Laura Vanderkam is an author, writer, and podcaster. She’s also a long-time friend of FlexJobs! Laura recently launched her latest podcast, The New Corner Office, and we caught up with her to learn some of the essentials—like how to listen—and to hear a few of her thoughts on how the recent pandemic has impacted the workplace.
Q: What is your podcast about, and what experiences inspired you to create one?
The New Corner Office is about how to thrive in the new world of work, where location and hours are more flexible than in the past. I’ve been studying people’s schedules for 10 years now, and I’ve come to see that structuring work to be flexible (and in some cases remote) is actually a strategic advantage.
Organizations are more nimble and people are happier. But succeeding in this new world requires working in new ways. Now that plenty of people are trying remote work for the first time during the COVID-19 pandemic, I thought it was time to share the tips I’ve learned over the years.
Q: How frequently do you upload new episodes, how long are the episodes, and what can listeners expect?
I produce a short (five minute) episode every weekday morning. Each episode contains a quick tip that will help take your day from great to awesome. My goal is that people can listen over that first cup of coffee and learn something useful.
Q: Why should listeners tune in, and where can they find you (i.e., apps, websites, etc.)?
The New Corner Office is available on all the major podcast apps: Apple podcasts, Stitcher, the iHeartRadio app, etc. Tune in because you want a quick daily dose of motivation!
Q: What are three things that every first-time remote worker needs to know?
Find a workable workspace.
Ideally you’re near a window, in a supportive chair, with a table/desk set to an appropriate height. Trying to work on a sofa or (worse) the floor for 40 hours a week is going to cause back problems quickly.
Learn to deal with distractions.
Offices are incredibly distracting places, but people get used to those distractions. If you’re new to remote work, you may have a harder time tuning out undone housework and the like. Either do those tasks during short, planned breaks, or create a “later list” where you write these tasks, and then do them at a designated time.
Get a life!
Despite the worry that remote workers will spend all day watching Netflix, the opposite problem tends to be true: people don’t know when to quit. For many people, a commute signals that the day is done. Without a commute, people wind up half-working/half not-working all night or weekend. The best approach is to have something beyond work that you need or want to do.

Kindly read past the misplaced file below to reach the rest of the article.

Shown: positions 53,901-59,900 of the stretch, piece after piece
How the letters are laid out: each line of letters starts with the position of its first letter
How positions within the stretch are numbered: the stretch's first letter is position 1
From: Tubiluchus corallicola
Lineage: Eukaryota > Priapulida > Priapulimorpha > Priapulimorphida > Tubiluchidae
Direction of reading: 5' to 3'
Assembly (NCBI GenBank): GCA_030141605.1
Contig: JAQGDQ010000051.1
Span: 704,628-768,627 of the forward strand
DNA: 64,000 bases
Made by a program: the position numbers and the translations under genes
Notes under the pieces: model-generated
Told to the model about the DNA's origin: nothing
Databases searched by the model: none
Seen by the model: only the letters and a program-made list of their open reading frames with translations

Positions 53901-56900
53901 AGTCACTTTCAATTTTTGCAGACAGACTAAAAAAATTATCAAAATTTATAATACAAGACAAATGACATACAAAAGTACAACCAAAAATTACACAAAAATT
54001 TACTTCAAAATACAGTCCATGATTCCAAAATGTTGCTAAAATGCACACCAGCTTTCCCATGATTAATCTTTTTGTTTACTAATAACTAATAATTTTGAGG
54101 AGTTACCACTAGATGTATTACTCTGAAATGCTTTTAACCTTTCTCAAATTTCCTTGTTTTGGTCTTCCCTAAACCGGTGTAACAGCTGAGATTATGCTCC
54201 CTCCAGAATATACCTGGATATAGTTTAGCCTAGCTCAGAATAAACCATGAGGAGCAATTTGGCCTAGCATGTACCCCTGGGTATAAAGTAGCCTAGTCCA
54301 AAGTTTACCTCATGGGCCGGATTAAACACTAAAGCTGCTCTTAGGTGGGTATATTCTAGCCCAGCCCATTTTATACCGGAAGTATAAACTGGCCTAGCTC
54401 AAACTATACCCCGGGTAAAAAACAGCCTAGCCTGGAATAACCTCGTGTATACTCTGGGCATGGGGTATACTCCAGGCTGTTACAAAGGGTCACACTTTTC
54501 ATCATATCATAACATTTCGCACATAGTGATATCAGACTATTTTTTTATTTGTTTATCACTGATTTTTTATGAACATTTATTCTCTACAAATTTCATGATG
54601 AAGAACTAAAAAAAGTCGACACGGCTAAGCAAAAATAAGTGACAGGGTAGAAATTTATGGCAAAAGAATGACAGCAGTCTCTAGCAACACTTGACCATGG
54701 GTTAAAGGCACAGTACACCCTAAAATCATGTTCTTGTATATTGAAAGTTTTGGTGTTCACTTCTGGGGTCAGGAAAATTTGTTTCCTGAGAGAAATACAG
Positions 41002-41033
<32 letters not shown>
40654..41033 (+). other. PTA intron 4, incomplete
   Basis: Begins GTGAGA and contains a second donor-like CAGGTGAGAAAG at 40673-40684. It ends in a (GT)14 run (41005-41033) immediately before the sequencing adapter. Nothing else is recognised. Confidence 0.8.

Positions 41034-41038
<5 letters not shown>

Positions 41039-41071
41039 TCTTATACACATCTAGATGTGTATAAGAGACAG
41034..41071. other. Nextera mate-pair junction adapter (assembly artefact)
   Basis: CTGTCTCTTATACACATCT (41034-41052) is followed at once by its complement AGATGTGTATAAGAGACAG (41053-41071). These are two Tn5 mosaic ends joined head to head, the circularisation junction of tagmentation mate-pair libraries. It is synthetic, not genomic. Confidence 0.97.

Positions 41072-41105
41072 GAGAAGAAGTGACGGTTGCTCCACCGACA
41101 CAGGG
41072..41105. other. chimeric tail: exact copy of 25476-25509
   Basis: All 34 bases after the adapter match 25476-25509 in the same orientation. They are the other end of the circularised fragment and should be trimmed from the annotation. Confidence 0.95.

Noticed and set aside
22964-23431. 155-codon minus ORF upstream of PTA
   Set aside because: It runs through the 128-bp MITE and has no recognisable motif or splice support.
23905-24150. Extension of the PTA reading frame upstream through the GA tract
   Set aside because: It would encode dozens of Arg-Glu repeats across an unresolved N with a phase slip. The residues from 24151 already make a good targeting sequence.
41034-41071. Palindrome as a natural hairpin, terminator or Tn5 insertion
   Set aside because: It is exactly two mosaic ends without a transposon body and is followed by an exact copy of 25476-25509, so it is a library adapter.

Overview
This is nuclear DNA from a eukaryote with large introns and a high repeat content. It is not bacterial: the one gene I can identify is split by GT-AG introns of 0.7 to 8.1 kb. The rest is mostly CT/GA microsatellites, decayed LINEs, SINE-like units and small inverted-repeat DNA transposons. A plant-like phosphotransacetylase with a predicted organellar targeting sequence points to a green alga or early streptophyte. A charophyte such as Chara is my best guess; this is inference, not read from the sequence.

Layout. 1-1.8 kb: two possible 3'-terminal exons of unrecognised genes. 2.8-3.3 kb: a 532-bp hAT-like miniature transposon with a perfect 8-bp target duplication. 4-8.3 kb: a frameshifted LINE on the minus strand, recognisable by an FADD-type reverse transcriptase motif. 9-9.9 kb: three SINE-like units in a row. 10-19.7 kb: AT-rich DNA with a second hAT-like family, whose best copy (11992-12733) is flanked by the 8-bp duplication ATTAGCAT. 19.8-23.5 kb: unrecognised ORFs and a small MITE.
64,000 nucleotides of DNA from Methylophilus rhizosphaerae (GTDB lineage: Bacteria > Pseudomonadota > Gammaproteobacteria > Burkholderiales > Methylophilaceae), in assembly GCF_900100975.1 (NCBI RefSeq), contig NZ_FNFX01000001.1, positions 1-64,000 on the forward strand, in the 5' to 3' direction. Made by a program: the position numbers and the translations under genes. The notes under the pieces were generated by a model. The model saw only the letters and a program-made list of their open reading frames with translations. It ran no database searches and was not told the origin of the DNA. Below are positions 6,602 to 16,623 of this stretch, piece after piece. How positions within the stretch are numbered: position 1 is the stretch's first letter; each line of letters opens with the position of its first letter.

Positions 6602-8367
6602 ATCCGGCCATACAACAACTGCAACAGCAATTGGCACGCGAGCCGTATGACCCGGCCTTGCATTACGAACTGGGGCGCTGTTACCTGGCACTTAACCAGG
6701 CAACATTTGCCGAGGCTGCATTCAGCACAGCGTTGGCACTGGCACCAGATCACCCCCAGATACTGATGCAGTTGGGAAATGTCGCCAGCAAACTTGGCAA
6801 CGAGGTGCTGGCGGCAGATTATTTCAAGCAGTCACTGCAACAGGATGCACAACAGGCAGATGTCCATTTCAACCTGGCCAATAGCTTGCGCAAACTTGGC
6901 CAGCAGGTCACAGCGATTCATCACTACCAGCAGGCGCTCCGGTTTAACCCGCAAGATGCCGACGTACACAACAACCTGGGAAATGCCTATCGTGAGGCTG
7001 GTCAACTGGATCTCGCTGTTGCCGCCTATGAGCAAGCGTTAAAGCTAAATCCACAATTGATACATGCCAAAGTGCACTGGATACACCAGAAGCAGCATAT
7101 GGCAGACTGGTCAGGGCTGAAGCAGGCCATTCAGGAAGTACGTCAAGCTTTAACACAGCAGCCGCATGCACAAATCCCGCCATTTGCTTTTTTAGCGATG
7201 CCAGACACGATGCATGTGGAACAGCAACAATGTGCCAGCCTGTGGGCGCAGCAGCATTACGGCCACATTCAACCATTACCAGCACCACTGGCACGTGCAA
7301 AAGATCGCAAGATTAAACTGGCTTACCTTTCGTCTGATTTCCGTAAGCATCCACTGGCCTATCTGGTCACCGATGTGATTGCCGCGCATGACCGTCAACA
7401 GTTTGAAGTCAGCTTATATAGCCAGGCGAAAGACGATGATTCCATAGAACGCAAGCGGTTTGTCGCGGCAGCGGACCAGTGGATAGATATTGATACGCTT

Kids can serve this function (they have to eat at some point!) but you can also elect to go for a daily 6 p.m. walk, start a project of cooking through a major recipe book, FaceTime a relative at 6 p.m. daily, or any other such ritual that makes sense to you.
Q: One of the side effects from the COVID-19 pandemic is that it brought remote work into the spotlight. That said, experiences for employers and employees across the board will likely be mixed. Any thoughts on how these past several weeks may shape the workplace for years to come?
I’ve heard leaders argue in the past that remote work “won’t work for us.” Well, it turns out that if you have to, you can pitch a million-dollar project to a client via Zoom and then celebrate with your team all raising glasses remotely too. None of this is either/or. Face-to-face work is great, but like all things, there is a point of diminishing returns, and I think that point, for many sorts of work, is far under the 40-hours-in-an-office mark.
People are figuring out how to manage people and manage workflow when team members aren’t right in front of them—and this won’t immediately stop once life goes back to normal. I don’t think anyone can argue that remote work can’t work. It has. I certainly don’t think that many organizations will choose to remain 100% remote in the future. But they will probably be less rigid about expecting all work to happen in the office.
Q: Many successful companies were caught off guard with their emergency preparedness as the pandemic’s impact was reaching the US workplace. How can those companies (who have been fortunate enough to work from home during these times) learn from this experience?
It’s really amazing that this did catch companies off guard as much as it did. Not because the pandemic itself could be anticipated, but there are lots of emergencies that can preclude in-office work. Plenty of organizations operate in places where snow can shut down a city for a week. A major bridge malfunction can make it nearly impossible to get to an office.
Did people not think about these things? Hopefully, organizations learn that making it possible for people to work remotely isn’t just about work/life balance. It’s about being adaptable when we can’t control outside conditions. In general, I think a lot of organizations are learning that it pays to think through bad scenarios, so they can make workplaces more resilient.
Listen to The New Corner Office
If you want to tune-in to The New Corner Office, check it out on Laura’s website!
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Rachel Pelta is a Content Coordinator for FlexJobs. With professional experience in job placement and as a manager, she creates content to help people succeed in their job search, and to help managers get the best out of their staff.…Read More >
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